WebAssembly was supported by significant browsers in 2017 and released the MVP version. While the WebAssembly community is committed to making WebAssembly backward compatible, the WebAssembly application now in development can still be run in future browsers, but that doesn’t mean the WebAssembly functionality is complete, and MVP is by no means the final version. Instead, WebAssembly will add many new features that will fundamentally disrupt the work that WebAssembly can do.
To eliminate the misunderstanding of WebAssembly, the WebAssembly community group has a very detailed explanation of the future development path of WebAssembly in the form of a “skill tree” developed by characters in RPG games. They said that they have fully mastered the first of these skills and will need to unlock the entire skill tree slowly.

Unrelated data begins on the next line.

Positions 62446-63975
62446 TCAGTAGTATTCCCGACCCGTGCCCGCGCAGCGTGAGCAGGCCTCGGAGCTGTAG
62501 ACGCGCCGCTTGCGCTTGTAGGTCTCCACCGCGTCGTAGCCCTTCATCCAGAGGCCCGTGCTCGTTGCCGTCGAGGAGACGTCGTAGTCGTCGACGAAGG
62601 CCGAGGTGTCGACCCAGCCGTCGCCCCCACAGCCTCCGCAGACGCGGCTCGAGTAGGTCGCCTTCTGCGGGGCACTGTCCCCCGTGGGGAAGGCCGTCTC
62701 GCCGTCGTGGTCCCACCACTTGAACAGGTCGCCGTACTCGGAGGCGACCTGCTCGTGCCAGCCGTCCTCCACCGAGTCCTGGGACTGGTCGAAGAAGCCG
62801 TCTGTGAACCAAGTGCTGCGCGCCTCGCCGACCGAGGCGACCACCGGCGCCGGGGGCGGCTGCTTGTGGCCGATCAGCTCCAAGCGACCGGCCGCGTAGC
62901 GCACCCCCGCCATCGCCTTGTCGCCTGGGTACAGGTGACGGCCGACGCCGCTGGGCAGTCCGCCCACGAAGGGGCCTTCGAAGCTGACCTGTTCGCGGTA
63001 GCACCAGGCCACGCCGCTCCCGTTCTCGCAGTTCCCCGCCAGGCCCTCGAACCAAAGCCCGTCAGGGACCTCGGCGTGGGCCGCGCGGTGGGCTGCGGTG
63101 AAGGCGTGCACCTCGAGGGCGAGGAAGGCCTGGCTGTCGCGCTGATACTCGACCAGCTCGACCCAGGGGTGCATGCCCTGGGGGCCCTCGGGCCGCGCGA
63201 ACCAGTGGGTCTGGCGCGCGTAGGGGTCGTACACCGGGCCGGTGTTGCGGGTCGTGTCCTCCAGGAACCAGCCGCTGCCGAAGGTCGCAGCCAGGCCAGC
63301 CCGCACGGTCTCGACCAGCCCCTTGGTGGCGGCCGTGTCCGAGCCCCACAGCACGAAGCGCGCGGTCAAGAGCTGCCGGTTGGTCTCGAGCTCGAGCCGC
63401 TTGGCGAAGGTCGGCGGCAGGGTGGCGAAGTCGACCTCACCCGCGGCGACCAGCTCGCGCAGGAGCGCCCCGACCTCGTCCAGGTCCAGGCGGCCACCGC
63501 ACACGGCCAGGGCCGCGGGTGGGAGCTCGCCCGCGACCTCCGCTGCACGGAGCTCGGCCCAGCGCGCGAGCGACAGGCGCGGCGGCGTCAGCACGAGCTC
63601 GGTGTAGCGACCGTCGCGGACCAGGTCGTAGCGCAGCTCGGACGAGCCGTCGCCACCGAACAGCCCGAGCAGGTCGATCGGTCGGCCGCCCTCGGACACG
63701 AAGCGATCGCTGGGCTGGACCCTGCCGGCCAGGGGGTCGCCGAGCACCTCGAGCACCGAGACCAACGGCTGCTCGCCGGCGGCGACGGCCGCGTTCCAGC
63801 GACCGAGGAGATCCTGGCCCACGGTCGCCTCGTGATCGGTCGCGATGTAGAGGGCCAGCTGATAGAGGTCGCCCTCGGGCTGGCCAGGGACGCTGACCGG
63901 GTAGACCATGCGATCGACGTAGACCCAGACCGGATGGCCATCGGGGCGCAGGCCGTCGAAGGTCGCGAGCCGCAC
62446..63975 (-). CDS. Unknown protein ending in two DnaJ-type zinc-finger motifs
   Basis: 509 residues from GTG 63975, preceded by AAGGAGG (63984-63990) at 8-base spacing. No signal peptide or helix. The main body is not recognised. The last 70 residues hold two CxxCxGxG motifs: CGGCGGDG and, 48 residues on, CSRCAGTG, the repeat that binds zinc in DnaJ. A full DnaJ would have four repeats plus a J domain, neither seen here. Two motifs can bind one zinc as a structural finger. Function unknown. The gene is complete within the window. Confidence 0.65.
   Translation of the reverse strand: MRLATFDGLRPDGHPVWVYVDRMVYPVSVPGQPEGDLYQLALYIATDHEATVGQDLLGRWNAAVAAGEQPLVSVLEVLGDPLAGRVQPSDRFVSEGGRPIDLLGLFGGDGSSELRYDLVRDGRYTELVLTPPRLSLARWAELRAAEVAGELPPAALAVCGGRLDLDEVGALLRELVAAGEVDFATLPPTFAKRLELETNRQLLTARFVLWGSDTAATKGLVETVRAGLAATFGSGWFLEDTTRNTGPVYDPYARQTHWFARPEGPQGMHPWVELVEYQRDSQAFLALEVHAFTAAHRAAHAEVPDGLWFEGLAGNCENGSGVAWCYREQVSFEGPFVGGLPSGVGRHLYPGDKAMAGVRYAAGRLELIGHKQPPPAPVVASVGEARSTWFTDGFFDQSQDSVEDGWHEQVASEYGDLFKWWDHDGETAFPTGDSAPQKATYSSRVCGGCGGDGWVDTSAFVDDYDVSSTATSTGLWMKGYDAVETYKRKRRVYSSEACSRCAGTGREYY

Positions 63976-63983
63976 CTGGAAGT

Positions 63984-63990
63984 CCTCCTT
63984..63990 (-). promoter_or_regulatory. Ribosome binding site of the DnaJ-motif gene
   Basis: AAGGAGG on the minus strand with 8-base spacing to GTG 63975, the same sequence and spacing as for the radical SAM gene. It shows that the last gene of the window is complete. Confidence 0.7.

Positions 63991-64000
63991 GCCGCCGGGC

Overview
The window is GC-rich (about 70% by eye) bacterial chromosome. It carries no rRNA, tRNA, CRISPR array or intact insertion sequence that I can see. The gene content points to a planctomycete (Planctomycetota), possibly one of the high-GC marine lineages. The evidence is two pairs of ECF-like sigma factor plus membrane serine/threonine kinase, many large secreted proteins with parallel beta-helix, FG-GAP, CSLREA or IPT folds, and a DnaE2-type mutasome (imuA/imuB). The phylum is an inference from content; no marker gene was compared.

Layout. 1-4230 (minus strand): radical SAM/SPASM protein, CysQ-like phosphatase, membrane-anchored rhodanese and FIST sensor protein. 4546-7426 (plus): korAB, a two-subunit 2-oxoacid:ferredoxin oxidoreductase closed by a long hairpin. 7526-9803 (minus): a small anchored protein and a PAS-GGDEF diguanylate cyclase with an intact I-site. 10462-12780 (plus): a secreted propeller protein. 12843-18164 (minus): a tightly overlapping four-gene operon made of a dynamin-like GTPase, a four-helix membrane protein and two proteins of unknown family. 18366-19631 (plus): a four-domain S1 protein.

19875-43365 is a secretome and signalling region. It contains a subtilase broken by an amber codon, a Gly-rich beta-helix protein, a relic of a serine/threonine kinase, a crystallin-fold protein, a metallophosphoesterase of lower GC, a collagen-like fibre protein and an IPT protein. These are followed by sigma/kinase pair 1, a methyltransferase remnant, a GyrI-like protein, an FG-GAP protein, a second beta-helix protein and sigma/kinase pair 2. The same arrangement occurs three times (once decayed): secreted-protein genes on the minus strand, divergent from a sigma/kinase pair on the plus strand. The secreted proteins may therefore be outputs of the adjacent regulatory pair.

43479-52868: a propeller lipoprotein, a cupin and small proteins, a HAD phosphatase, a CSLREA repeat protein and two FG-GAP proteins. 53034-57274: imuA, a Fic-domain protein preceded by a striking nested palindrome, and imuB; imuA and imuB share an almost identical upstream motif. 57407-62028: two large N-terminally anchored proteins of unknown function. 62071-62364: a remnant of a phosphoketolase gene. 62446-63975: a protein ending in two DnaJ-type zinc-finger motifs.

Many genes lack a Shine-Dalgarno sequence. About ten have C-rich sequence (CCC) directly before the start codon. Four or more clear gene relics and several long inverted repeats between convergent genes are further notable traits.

The community group said that the next goal of WebAssembly is to smoothly run those heavier applications, such as Photoshop, Gmail, and more. To ensure that such applications work well in the browser, they need to unlock a new batch of “skills”, including support for multithreading, SIMD (single instruction stream multiple streams), 64-bit addressing, streaming compilation (on download Compile the WebAssembly file at the same time), the layered compiler, the implicit HTTP cache, and a few other improvements.
For more features and specific progress, check out the original blog.